Senior Column | How being in a college newsroom taught me about my community

As a freshman from Houston, Texas, I knew little about Iowa when I first arrived. Working at the DI the last four years has made it feel like home.


Photo of Katie Ann McCarver, Copy Editor.

Katie Ann McCarver, Copy Editor

When I came to the University of Iowa as a freshman, I didn’t know anyone else on campus. My mom helped me settle into the dorms before she embarked on the 16-hour drive back to Houston, Texas, and in her absence I experienced the greatest sense of loneliness I have ever felt. My surroundings were completely unfamiliar — I was a brand new Hawkeye, I knew little to nothing about the state of Iowa, and I had no connections within a hundred-mile radius.

How I saw it, I had two options — I could walk with my head down and wait for friends to find me, or I could set out to find them myself. I chose the latter, and within a week I was working as a News Reporter at The Daily Iowan alongside a dozen or so other first-year student journalists just as eager to learn about their campus community as I was.

Four years later, I have written countless stories about groundbreaking research, student life, and more at the UI; interviewed multiple university leaders and Iowa politicians; and overseen coverage of Iowa City culture and its community for long enough to understand just how special it is. I am tempted to tear up nearly every time I think about leaving in a few weeks — especially considering many of those same fresh faces from my first week at the DI, and some new ones too, have been with me through it all.

Though I initially came to the DI for its promise of practical journalistic experience, that’s not why I stayed. Despite the stress of late nights eating Buffalo Wild Wings and editing stories, rushing to write about an event across campus at the last minute, or staying up for 24 hours in the IMU to cover UI Dance Marathon, I clung to the DI throughout my college career for two reasons.

One, because it cultivated a deeper appreciation in me for my community, and because working alongside people who share your passion in a high-energy collegiate newsroom is a one-of-a-kind feeling, defined primarily by coffee, donuts, and laughing with each other without looking up from our computers.

I owe much of my belief in the importance of what we do at the DI to my editors over the years. To my freshman-year News Editors Brooklyn Draisey and Kayli Reese, I have the utmost respect for you both, and I hope you can forgive me for all those times I turned in stories hundreds of words over word count.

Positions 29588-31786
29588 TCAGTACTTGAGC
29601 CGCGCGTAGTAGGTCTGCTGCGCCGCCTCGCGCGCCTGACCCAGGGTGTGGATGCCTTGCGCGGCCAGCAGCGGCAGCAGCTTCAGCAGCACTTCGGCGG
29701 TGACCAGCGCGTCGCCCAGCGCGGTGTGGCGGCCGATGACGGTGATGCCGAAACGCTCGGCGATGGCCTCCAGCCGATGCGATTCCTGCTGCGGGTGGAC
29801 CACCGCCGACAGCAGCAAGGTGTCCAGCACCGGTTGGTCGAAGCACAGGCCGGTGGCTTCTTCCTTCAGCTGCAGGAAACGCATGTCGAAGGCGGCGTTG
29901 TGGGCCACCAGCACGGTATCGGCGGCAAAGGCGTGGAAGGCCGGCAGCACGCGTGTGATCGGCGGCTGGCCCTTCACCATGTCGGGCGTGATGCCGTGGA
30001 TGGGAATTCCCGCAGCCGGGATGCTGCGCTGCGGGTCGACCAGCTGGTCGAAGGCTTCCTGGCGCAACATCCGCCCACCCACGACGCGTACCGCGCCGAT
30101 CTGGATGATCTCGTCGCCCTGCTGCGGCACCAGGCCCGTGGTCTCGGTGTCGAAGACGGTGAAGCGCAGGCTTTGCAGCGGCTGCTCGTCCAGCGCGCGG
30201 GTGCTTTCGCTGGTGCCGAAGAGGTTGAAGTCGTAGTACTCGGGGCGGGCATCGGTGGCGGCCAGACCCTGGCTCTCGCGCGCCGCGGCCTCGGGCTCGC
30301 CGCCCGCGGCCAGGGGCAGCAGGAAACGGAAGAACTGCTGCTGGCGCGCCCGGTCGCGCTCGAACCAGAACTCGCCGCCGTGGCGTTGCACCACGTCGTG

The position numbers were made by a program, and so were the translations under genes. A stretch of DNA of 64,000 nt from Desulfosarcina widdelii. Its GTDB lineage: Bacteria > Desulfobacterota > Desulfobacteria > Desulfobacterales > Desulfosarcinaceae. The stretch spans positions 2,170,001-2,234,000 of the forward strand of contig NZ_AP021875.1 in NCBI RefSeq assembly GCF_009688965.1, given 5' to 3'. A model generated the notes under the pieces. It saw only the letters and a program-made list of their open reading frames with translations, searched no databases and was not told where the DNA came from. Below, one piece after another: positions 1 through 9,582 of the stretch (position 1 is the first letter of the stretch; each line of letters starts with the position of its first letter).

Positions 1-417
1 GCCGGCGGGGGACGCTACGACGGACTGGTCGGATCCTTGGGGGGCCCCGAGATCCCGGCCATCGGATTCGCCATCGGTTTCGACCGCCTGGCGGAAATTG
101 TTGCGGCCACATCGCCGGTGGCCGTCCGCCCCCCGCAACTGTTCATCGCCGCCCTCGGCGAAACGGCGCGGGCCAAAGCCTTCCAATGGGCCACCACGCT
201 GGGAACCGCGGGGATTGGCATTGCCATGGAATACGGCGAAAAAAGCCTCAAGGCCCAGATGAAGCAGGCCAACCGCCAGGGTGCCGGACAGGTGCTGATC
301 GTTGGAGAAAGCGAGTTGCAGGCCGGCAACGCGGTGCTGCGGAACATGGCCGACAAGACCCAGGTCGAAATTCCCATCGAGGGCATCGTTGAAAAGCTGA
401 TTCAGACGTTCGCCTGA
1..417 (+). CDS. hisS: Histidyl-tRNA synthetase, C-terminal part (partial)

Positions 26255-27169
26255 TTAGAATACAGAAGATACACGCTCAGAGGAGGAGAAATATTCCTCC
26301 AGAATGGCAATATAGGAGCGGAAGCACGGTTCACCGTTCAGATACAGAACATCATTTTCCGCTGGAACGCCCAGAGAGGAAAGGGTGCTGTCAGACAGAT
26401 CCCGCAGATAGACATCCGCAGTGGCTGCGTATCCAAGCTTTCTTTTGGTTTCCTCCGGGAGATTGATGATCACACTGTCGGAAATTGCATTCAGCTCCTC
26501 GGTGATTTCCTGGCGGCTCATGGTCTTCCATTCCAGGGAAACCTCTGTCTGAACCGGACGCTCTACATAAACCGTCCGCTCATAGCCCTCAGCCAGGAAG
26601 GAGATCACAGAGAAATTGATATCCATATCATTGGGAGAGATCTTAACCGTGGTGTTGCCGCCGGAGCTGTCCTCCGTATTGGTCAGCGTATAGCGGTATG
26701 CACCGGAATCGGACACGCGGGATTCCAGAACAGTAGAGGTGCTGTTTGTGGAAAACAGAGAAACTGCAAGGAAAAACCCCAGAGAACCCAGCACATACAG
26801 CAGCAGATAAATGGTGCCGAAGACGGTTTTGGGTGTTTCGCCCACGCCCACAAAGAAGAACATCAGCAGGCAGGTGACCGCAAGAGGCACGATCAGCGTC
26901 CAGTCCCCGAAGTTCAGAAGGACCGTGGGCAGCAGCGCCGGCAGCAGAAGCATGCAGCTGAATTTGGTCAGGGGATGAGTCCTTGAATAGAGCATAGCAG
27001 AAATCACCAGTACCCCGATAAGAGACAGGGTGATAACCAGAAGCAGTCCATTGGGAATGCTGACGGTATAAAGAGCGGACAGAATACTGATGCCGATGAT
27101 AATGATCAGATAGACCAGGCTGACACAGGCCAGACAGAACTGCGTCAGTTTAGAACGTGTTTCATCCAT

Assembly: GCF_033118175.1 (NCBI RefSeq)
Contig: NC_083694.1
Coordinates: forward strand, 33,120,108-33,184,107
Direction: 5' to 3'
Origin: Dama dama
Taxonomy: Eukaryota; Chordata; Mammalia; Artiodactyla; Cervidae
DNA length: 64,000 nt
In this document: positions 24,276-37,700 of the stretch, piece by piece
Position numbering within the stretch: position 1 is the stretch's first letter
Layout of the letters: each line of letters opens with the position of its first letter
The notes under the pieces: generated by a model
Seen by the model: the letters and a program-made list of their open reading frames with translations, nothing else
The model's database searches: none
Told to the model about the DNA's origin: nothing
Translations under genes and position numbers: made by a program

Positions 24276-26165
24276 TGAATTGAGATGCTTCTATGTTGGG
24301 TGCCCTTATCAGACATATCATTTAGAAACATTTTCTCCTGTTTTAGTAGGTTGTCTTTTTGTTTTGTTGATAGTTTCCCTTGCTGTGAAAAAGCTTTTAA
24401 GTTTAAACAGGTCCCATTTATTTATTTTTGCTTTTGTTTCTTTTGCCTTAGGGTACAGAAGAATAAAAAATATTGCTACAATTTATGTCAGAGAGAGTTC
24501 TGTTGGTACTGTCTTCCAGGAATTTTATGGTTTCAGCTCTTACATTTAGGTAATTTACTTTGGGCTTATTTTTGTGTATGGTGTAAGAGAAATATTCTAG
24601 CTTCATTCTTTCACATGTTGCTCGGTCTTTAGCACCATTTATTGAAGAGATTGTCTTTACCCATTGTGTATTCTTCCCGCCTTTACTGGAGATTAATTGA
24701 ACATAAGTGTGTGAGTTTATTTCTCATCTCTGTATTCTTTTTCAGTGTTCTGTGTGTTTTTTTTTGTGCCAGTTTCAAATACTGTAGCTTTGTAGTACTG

To Marissa Payne and Sarah Watson, the executive editors of the DI my sophomore and junior years, respectively, you are such natural teachers and I am so grateful for how you both took me under your wing — whether in regard to the higher education beat, or by entrusting me with a newly minted copy editor position that has been my joy to fill these last two years.

My sophomore year as a News Editor at the DI was easily the busiest — it was a pre-pandemic world and we were still publishing a print paper five days a week — but it was also filled with fond memories.

Alexandra Skores, my co-News Editor, is responsible for most of them. Together with an incredibly hard-working team of reporters, we covered major campus events, primary elections, the start of the unprecedented COVID-19 pandemic, and more.

The DI won Iowa Newspaper of the Year in 2020 and in 2021, consecutively and we wrote several stories in addition to fulfilling our duties as editors. Zandra, you are a force to be reckoned with as a writer and an individual. Thanks for holding me up when I was tempted to fold under the pressure, and for exemplifying what it means to do the job because it needs to get done. I want to be you when I grow up.

Finally, thank you to my family for giving me the courage to move to Iowa in the first place, and for encouraging me relentlessly through the ups and downs of my four years here. No interview, article, or experience as a writer has been more important to me than reflecting on my mother’s loss of friends and colleagues in the Oklahoma City Bombing, and her story since then, for which I won a Hearst Journalism Award. Mama, you are the image of perseverance and grace, and I look to you for inspiration daily.

In my time at the UI, I have learned more about public/private partnerships, the emerald ash borer, and other seemingly random but relevant topics than I ever would have if not for the DI. I love this school and this city, and I attribute much of that admiration to the stories I heard about and had the opportunity to tell because of this newsroom. Thank you Daily Iowan, for not only educating me on my community, but allowing me to give back to it through storytelling.

Columns reflect the opinions of the authors and are not necessarily those of the Editorial Board, The Daily Iowan, or other organizations in which the author may be involved.


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